Here, author Lisa Freeman shares some of the weirdest places she's ever written. In preparation for this article, we also asked our Twitter followers to share the strangest places they've penned a story or article. Find their answers below Lisa's story.
Anywhere can be my writing zone if I’m willing to give up the idea that it has to be comfortable. Writing is often a combative experience. I find myself fighting the elements, hunting down a place to work like a desperate conquistador searching for gold. I will not stop until I find it. This quest has led me to some very weird places.
Years ago in Culver City, there used to be an ice-skating rink on Sepulveda Blvd. It was a landmark in Los Angeles with a giant statue of a girl doing a layback spin, arms high over her head. Kids from all over town, including one of my daughters, would converge for lessons after school. The parking lot was notoriously famous for fender benders caused by parents rushing to drop off their car pools or trying to fit large SUVs in the last compact space.
On the typical 98-plus degree afternoon, I would be schlepping my parka, scarf, and wool blanket, dripping in sweat. I entered the rink, relieved by the icy air and stink of French fries and hot chocolate. Thankfully, my daughter was in her figure skating phase, which provided me with enough time to write my first YA novel, Honey Girl. If ice-skating weren’t such a wicked sport, I would have encouraged her to continue and go pro, just for a consistent space to work.
Once my daughter was on the ice, I donned my gear and ordered a large Styrofoam cup of hot water. It cost me $1.00 since I brought my own tea bags. To the sound of six teachers in different sections yelling to students, I carefully hiked up to the top bleacher, with nods and hellos to the cliques of moms I passed. It took me two years before I realized that the thermoses they were drinking out of were filled with hot toddies, screwdrivers, and scotch. Finally, I understood why they were having so much fun.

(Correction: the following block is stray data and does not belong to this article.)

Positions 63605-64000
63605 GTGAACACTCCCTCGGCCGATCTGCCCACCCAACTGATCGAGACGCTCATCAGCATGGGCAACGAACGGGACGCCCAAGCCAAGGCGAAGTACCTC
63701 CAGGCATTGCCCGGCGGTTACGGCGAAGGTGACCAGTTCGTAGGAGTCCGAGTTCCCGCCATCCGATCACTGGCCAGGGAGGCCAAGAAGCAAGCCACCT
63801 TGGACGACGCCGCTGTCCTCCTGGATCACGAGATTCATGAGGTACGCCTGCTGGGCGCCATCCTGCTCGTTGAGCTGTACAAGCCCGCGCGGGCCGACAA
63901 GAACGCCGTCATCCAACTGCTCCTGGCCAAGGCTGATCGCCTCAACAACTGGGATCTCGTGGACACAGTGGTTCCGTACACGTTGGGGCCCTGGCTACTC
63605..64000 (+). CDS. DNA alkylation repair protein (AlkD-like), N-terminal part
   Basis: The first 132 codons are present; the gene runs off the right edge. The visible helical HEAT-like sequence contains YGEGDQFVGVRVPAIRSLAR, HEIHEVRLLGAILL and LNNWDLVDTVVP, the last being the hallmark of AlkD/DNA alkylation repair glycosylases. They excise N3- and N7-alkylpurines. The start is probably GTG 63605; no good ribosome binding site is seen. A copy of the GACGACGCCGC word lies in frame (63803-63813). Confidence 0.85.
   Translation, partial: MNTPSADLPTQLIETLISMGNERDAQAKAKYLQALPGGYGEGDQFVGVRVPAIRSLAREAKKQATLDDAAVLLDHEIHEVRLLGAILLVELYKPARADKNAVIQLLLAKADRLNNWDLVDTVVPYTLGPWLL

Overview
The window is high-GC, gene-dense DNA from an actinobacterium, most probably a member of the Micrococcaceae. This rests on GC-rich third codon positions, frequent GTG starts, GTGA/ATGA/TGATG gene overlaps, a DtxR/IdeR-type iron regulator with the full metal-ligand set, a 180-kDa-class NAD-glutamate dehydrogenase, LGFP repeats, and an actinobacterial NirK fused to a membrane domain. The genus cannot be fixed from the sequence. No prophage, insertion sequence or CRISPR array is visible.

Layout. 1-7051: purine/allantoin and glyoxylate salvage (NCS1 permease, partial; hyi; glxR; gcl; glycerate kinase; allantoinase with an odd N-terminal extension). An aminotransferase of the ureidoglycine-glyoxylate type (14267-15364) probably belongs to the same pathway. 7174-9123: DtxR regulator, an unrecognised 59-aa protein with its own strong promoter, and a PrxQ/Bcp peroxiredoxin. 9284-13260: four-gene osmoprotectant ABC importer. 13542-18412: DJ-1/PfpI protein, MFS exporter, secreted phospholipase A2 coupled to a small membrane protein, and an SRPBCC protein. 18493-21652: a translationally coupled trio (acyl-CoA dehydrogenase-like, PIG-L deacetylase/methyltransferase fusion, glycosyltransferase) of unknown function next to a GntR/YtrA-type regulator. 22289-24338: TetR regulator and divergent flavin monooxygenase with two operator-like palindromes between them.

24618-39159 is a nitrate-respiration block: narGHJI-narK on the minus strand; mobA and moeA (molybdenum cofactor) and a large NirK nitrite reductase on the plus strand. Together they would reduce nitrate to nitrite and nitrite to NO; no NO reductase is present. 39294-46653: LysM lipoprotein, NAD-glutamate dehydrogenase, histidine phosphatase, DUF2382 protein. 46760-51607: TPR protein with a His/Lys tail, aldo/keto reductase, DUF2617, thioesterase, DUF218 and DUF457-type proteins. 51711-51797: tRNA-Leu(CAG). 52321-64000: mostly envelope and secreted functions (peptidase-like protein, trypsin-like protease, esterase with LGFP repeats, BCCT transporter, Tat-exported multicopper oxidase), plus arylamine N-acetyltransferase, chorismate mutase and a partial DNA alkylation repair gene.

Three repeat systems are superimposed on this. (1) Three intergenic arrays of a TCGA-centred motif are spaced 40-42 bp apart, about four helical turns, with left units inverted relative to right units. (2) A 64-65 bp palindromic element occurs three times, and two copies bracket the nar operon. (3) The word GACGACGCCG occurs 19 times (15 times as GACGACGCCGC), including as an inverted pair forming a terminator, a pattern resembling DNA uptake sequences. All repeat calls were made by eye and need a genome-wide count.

There was only one electrical outlet, and I sat next to it, bundled up with fingerless gloves and a wool ski hat. Once my laptop got warm, it was downright cozy. A 90-minute class and practice after allowed me to float into my story. But every half hour or so I gave myself permission to look up and wave at my fearless daughter. Then, I would fall back into my novel, dreaming of Hawaii in 1972 on a warm tropical day, leaving the frigid air far behind.
The theme of cold in my weird places continued when I ended up in Idaho one winter with some friends who skied black-diamond runs. Since I can barely snow plow, I happily opted out knowing I would have uninterrupted writing time. I searched for a table by a sun-soaked window to watch the snowfall. Unfortunately, it was Christmas Day. There wasn’t a chair to be found.
I looked upstairs, where it was even more crowded, and wandered into the women’s bathroom. It had at least 20 independent rooms that served as stalls. I quickly found an unused one way in the back, locked the door, and set up my office. The toilet made an excellent research table. The floor became my chair and the jacket over my lap became my desk. I worked for over two hours. When I finally came out of my writing stupor and heard the flushing all around me, I was so freaked out, I had to leave.